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Apple Loses Bid to Disqualify Antitrust Monitor

Apple had raised objections to the monitor appointed in the wake of an e-book pricing case.


A federal appeals court on Thursday rejected Apple’s bid to disqualify an antitrust compliance monitor who was appointed after the company was found liable for conspiring with five publishers to raise e-book prices.

While saying some allegations against the monitor, Michael Bromwich, “give pause,” the 2nd U.S. Circuit Court of Appeals in New York said a lower court judge did not abuse her discretion in rejecting Apple’s bid to disqualify him.

Bromwich was installed through a permanent injunction by U.S. District Judge Denise Cote, after she ruled in favor of the U.S. Department of Justice in July 2013 by finding that Apple had played a “central role” in conspiring to raise e-book prices and impede rivals such as Amazon.

The Cupertino, Calif.-based company is appealing that decision. Apple separately entered a $450 million settlement of related claims by 31 states, Washington, D.C., Puerto Rico and consumers, contingent on the decision being upheld.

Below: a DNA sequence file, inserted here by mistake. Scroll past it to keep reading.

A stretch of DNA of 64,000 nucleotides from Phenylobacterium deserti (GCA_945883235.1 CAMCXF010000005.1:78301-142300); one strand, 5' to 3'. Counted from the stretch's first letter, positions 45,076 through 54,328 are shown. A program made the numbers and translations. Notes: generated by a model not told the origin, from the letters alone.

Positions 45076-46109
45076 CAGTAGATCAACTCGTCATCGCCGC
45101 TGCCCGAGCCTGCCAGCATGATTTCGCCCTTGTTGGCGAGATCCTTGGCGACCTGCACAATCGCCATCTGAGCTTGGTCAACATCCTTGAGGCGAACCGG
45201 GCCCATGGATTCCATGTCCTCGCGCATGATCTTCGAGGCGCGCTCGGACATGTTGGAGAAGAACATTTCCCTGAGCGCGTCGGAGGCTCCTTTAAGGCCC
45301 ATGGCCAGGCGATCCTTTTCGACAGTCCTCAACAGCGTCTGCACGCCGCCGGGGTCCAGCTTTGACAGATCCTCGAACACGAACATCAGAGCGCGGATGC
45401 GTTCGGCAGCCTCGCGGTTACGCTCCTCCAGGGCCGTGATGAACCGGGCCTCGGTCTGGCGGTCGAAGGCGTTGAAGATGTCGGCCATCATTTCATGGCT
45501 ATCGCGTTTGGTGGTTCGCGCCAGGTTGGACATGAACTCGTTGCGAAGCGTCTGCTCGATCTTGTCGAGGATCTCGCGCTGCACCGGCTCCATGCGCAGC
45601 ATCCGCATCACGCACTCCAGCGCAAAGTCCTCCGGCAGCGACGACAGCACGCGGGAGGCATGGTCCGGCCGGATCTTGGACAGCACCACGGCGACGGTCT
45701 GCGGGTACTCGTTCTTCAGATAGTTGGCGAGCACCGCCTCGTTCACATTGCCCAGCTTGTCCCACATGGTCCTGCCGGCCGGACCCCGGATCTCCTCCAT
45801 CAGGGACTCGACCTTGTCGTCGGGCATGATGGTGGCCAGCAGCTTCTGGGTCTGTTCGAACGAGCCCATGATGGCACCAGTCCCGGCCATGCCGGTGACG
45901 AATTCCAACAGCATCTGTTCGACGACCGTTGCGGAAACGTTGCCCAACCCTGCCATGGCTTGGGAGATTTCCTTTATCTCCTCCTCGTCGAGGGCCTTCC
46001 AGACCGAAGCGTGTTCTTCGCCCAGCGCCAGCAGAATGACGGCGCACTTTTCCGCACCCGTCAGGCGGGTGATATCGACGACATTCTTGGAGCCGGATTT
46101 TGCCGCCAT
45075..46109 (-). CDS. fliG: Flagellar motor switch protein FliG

In seeking Bromwich’s ouster, Apple claimed he collaborated improperly with the Justice Department and the states, was too aggressive in demanding interviews with executives, and charged hourly fees that began at $1,100 before being cut to $1,000, an amount revealed on Thursday.

For his part, Bromwich has faulted Apple for adopting an “adversarial tone” in dealing with him.

Writing for the appeals court, Circuit Judge Dennis Jacobs criticized Bromwich for submitting an affidavit supporting the plaintiffs when they opposed Apple’s request to stay the injunction.

“Bromwich’s submission in conjunction with a litigant’s brief was the opposite of best practice for a court-appointed monitor” and may raise “an appearance of impropriety,” Jacobs wrote.

But Jacobs said the injunction “contemplates at least some interaction” between Bromwich and the plaintiffs, and that Cote was not required to disqualify him.

Jacobs also said Bromwich’s billing rate, “rich as it may be,” was no reason for a disqualification.

Apple spokesman Josh Rosenstock and Apple’s lawyer Theodore Boutrous declined to comment. Bromwich’s spokeswoman declined to comment. The Justice Department did not respond to requests for comment.

U.S. District Judge Jesse Furman, sitting by designation, joined Thursday’s decision but faulted Apple for being slow to raise its concerns with Cote. “The company largely sat on its hands, allowing issues with the monitor to fester and the relationship to deteriorate,” he wrote.

The case is U.S. v. Apple Inc, 2nd U.S. Circuit Court of Appeals, No. 14-60.

(Reporting by Jonathan Stempel and Nate Raymond in New York; Editing by Frances Kerry and Jonathan Oatis)

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